Hard words? Let me take you back to my first job as a Learning Support Assistant, when my then SENCo informed me that the gentleman in charge of education for my local county council viewed teaching assistants as “a bunch of middle-aged women who sit at the back of the class with the ‘numpties’ and try to keep them quiet”.

His words were harsh, totally unprofessional, and politically incorrect, but, you know what? He had a point, because the study, ‘Reassessing the Impact of Teaching Assistants’ by Peter Blatchford et al, (when someone actually did get around to starting to research what we do), found that ‘middle-aged women’ was what most of us were, and sitting at the back of the class with the most vulnerable students was what most of us were doing . Because none of the ‘movers and shakers’ in education had asked those important questions, teaching assistants found themselves, over the years, doing anything and everything, from photocopying and general admin for teachers, to actively teaching whole classes on virtual slave-labour wages for headteachers who enthusiastically interpreted ‘cover supervision’ to mean anything that would get them out of a hole, cheaply. But by far the largest group were those of us trailing after statemented students from class to class, in an endless battle to ensure that they ‘kept up with the rest’.

Some of us found our way into schools by volunteering to help out with our own kids, and subsequently found that it suited, hours- and holiday- wise, and the money on offer came in handy; ‘pin-money’, if you like. As the years went by, this idea of women, locally based, of ‘a reasonable standard of education’ (whatever that means!), working hours which suited their commitments (if not their bank balance), became entrenched in education circles, especially as teachers moved further and further away from the schools they taught in, and moved jobs more frequently to keep pace with increasingly accelerated career paths: We, the support staff, became the stabilising factor, the friendly face of the status quo in schools…we weren’t going anywhere…

And we colluded in this contrived educational sleepwalking, because we are nice people; we wanted to help, to work in education with the vulnerable and less able, to feel a part of something that mattered, and we wouldn’t rock the boat, even if we wondered how watching an hour-long film about a kid breaking up a classroom could, in any way, shape or form, be called sufficient training on ‘behaviour problems and how to deal with them’, or how we could work in a Maths department effectively when nobody seemed bothered that we didn’t know how the new Maths being taught worked! We’re nice people, and those higher up must know what they were doing, right?

Okay, this scenario may not be the same for every TA reading this, but I’m willing to bet that I’ve struck a few chords with more than a few of you, and some of you will still be doing the same old dance.

However, our past doesn’t have to be our future, and it is up to us to push for the changes so badly needed in the implementation and career development of TAs. Whilst there are chinks of light appearing as the great and good slowly absorb what Blatchford et al have concluded in their offerings on the use and implementation of TAs, it is a slow, uphill battle to achieve the proper training, status, recognition and remuneration we deserve.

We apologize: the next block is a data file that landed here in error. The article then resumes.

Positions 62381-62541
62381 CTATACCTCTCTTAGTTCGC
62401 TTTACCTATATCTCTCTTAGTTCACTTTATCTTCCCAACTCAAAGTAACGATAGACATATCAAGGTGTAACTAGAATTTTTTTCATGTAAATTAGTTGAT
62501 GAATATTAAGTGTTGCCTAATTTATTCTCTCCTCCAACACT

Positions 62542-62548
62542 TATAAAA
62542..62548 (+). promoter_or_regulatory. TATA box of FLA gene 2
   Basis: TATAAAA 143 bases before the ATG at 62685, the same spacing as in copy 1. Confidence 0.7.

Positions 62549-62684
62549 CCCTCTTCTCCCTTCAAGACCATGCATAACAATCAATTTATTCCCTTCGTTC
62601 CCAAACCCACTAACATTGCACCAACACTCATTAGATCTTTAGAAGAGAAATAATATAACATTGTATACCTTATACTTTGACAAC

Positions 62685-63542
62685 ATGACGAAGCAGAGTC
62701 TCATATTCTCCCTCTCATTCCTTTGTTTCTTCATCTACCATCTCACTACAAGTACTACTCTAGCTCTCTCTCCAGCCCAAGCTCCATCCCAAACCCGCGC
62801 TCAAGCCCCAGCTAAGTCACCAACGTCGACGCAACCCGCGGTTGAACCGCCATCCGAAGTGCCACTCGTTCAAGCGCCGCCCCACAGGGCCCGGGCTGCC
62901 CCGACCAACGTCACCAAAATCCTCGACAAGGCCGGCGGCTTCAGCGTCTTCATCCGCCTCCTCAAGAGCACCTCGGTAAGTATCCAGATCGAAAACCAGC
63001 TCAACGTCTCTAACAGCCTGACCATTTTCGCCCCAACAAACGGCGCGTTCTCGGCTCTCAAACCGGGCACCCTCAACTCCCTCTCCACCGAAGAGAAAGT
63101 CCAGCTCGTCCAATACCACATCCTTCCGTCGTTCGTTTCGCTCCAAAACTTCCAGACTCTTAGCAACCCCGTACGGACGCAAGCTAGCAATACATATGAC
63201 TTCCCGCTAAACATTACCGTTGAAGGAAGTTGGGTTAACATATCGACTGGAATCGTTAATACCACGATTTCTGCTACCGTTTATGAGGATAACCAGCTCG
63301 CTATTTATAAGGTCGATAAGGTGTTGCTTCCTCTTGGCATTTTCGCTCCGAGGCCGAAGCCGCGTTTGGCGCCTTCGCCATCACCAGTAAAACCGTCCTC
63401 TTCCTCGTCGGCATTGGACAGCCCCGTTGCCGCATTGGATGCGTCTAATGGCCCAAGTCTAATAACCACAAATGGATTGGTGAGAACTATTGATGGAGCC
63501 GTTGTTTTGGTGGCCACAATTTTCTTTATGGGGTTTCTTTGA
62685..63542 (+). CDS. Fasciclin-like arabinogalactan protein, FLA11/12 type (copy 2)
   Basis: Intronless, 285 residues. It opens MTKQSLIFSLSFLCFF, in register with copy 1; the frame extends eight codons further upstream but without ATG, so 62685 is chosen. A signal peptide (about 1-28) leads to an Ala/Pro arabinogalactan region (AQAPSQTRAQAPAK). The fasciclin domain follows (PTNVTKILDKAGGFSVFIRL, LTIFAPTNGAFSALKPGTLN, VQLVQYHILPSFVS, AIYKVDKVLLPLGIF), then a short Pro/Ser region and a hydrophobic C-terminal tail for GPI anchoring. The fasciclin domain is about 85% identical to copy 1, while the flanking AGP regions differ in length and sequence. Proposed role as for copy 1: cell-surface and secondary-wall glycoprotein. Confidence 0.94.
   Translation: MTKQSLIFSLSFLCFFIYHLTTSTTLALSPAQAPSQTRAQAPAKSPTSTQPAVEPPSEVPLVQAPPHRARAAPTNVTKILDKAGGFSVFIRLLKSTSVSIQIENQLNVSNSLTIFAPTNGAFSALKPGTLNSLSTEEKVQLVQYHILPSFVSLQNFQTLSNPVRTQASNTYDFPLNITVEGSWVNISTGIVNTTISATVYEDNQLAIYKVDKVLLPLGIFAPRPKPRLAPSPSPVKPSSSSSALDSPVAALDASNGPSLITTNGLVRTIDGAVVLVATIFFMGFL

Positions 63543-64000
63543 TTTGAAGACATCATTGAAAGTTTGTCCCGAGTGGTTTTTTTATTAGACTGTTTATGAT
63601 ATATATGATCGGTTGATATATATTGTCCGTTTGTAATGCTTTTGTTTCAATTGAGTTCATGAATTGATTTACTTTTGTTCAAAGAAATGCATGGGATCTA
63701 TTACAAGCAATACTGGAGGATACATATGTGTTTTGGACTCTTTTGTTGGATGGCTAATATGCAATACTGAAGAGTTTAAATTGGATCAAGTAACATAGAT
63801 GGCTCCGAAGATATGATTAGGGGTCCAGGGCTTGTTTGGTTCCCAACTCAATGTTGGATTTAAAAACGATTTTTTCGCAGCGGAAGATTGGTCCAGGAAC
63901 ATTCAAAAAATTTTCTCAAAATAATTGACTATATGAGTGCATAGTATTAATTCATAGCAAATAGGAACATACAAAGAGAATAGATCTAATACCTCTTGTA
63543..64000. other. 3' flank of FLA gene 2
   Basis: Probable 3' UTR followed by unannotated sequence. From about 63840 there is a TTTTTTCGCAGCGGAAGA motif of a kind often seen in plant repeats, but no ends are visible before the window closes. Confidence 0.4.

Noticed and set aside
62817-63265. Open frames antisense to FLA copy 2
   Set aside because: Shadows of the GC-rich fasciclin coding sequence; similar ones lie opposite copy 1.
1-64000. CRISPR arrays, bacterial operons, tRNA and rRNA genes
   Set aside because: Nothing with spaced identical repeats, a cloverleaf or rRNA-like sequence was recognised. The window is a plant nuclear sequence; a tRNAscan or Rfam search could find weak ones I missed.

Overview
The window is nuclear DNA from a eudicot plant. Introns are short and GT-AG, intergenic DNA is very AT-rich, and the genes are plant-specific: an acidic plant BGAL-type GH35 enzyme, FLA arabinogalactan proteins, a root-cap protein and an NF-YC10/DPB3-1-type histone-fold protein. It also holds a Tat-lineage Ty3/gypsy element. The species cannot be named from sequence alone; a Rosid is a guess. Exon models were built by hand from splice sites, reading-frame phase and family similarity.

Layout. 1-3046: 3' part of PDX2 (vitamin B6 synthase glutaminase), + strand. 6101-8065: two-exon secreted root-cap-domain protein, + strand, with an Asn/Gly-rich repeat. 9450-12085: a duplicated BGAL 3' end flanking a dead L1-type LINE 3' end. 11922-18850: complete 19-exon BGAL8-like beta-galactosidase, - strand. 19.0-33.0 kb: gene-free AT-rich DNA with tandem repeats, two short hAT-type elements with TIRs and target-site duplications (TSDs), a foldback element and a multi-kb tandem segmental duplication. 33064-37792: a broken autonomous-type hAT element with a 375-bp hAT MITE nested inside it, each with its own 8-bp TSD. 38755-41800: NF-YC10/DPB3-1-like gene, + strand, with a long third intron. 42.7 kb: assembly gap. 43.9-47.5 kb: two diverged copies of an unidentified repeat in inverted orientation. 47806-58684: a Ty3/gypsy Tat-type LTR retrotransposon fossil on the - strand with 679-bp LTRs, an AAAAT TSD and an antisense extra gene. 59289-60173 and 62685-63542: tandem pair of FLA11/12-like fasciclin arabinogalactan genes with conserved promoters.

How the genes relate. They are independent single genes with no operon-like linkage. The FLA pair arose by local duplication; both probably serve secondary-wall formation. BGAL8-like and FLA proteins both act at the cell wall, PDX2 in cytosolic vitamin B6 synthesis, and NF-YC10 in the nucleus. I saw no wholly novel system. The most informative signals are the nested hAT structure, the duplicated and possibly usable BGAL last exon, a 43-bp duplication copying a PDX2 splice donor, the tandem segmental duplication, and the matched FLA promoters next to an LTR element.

For every school that is waking up, smelling the coffee, and realising what a positive resource we could be, given the correct funding and encouragement, there are countless other dinosaurs, still lumbering around, waiting for everything else to evolve around them. For example, how can a secondary school attract the right people to work with the most vulnerable and needy students when the headteacher still refuses to advertise TA jobs properly, claiming it is an unjustified expense when ‘word of mouth’ will do? It’s like the old vaudeville joke about the bloke applying for a handyman’s job who couldn’t do anything in that line, but who claimed he qualified as ‘handy’ because he just lived around the corner! The trouble is, when it is your child who comes into daily contact with this person, the joke loses what little humour it had.

We, all 300,000 of us, need to get our act together, and drag the reluctant  dinosaurs into this century. Try something for me, will you? Ask about training for your job, and if you want to specialise, see what courses on ‘-isms’ and ‘-xias’ etc. are available in your area, because these courses are for you, and the students you work with deserve the best, not the cheapest, option. If you attend an interview for a school support job, make a point of asking what the school can do for you, what are the career prospects, and if they, like the academy sponsor who came to one of my previous schools with glorious plans for the teaching staff, but who stared at me like I’d just hit him in the face with a frozen halibut when I asked him his plans for TA career enhancement, my advice would be to ‘run like a bunny in the opposite direction’ because “…Erm…well…we really do value what teaching assistants do…erm…” just ain’t good enough anymore!

Ask for specifics; do they want a Teaching Assistant to assist teachers in a certain department as a specialism working with all (and I mean, all) abilities of student, or do they want Learning Support, trained to work with students with specific problems, or do they want a Learning Mentor, guiding all abilities throughout their school life? The possibilities are endless, what we need is appropriate training, a level of respect to reflect that status, and the proper pay levels that go along with it.

Personally, I will breathe a sigh of relief when I see our profession attracting as many male applicants as women,  not simply being used as a stepping stone into teaching, but as a career choice in its own right. Only then will I forget “middle-aged women sitting with the ‘numpties’”.



Reassessing the Impact of Teaching Assistants : How Research Challenges Practice and Policy. Blatchford, P. Russell, A. and Webster, R. Routledge (London and NewYork). 2012